In an interview with Surf Girl Magazine, Nienke Duinmeijer talked about the growing surf culture in the Netherlands. Nienke Duinmeijer is Patagonia amassador and longboarder (this dutch lady won several contests).
Nienke, how did you get into surfing?
I grew up in a small coastal town in Holland. Surfing was not really known in the area, except for windsurfing which was really popular at that time (some people in Holland still think I use a sail when I say I surf).
When I was 12 I joined the local lifeguarding community as a youth member together with my nieces. We always loved the beach and doing sports, so this was a great way to be active on the beach and at the same time learn about currents, life saving and waves. The senior lifeguard at that time was one of the few surfers of the area and he learned how to surf in Australia. He taught us how to surf in Holland and I loved it immediately. From that moment I spent all my money on surfboards, wetsuits and trips… and still do 17 years later!
Why did you choose longboarding?
I surfed both shortboards and longboards for a long time, but in the end I found out that I improved a lot more in longboarding and got better at it. I liked that. I also loved the fact that you can put your own style in it and make it very personal in that way. Plus the waves in Holland are usually a bit smaller so picking a longboard guarantees you much more waves.
I still use a longboard 95% of the time, but I also enjoying bodysurfing and surfing my fish just to have a different approach of surfing sometimes. Longboarding is also very technical. To learn how to turn a 9’4 foot board in a different direction takes some technique for sure.
Describe the surf culture there?
Oh I love the surf culture in Holland. During my travels I found out that nobody really can beat the Dutch in terms of determination and stoke for surfing. The Dutch are so keen to surf in any kind of conditions and temperature. They will paddle out in 2 foot mushy waves or onshore 7ft on a winter day. There’s so much stoke and joy for surfing.The surf culture is also still relatively small and young, so everybody has a connection with somebody which creates a nice community.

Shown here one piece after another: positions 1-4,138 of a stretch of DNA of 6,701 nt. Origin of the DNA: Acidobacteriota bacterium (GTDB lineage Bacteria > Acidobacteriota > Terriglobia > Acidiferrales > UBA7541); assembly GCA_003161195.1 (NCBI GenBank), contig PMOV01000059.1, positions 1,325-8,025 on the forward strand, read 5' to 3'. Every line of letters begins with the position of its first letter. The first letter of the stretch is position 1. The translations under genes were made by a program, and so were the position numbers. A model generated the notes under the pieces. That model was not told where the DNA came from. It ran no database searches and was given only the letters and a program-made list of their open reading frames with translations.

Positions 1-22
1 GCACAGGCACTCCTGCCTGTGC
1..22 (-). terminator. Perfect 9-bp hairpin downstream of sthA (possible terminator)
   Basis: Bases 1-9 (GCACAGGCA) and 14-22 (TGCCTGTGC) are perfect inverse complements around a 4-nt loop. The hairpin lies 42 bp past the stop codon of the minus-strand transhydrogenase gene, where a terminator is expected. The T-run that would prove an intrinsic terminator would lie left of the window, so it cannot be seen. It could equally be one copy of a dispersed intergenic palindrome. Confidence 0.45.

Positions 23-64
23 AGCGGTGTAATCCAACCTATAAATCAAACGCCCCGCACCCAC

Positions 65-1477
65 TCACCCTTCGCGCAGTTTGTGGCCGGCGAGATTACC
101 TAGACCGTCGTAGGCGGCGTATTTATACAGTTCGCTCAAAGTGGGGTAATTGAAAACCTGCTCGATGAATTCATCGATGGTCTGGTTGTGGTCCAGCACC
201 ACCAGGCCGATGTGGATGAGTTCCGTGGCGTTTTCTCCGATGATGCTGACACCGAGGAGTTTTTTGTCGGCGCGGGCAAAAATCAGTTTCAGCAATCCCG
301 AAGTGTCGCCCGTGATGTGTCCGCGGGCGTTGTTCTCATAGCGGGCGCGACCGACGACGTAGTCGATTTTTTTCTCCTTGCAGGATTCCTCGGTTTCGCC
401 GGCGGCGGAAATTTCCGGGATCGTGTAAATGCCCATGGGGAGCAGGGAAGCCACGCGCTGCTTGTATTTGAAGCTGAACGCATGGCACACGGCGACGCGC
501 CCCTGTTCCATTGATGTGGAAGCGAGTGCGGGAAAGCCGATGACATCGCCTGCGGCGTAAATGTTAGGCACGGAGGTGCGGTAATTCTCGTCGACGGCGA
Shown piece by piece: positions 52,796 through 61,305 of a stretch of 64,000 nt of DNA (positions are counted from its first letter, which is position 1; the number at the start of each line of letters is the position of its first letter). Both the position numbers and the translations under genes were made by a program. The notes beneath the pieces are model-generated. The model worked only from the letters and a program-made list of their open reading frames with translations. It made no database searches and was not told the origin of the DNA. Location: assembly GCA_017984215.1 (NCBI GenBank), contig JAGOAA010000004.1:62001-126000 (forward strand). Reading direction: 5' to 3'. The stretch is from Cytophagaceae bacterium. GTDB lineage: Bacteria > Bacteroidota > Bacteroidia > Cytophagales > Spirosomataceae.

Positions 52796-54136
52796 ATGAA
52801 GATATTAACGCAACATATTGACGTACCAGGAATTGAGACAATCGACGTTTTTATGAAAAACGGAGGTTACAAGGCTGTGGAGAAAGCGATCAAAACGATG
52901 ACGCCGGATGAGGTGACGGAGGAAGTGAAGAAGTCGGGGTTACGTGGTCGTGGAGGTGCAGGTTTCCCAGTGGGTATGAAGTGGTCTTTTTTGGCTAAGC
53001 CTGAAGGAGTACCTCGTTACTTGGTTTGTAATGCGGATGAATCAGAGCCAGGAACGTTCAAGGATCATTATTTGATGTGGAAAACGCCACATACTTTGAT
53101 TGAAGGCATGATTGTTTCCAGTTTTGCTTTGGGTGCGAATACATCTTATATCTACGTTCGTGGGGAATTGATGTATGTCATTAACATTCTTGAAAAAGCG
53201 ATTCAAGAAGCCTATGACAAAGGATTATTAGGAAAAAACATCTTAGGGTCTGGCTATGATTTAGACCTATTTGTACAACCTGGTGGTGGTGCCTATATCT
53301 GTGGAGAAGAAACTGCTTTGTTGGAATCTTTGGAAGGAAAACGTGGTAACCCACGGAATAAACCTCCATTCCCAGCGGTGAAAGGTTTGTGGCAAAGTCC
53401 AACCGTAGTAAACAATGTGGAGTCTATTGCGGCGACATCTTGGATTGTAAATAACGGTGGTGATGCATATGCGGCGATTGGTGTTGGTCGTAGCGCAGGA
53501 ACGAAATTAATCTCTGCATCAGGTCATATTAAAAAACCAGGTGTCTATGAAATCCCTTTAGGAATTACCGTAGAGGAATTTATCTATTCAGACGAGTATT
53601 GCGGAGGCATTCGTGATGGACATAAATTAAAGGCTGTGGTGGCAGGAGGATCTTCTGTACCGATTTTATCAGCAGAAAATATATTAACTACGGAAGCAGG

What are the names of the top surf spots?
Wijk aan Zee and Scheveningen are the main spots because of the jetties. But when there is swell and not much wind, you can basically go anywhere to score waves. The islands in the North are worth a visit as well.
The surf in Holland is not as consistent as in France for example, but we can get pretty good Northern swells now and then. Just don’t set your expectations too high, and you will be surprised by the surf. But I guess that’s how life works in general.
What board size and wetsuit thickness best suits a surf there?
The right wetsuit thickness depends a lot on the time of the year. August and September are usually very comfortable and you will only need a 3/2 mm or even a shorty when the weather is nice.
In February and March though, you will need a full 6 or 5 mm suit including booties, hat and gloves. And some balls.
Regarding board size; I always like an in between board in Holland. A minimal or fish for example. A shortboard which is too small and narrow (we call these boards tooth pickers in Holland) won’t really work in most conditions and a too classic longboard won’t work as well.
You will need a bit of rocker and flex in your board in order to absorb irregularities in the waves but also some volume as the waves are not that powerful most of the time.
What’s a cool Dutch saying (in Dutch and it’s meaning)?
For surfers in Holland that would be ‘Dikke klotsbak’. It describes the sea when there is a lot of onshore winds and very mushy wave conditions.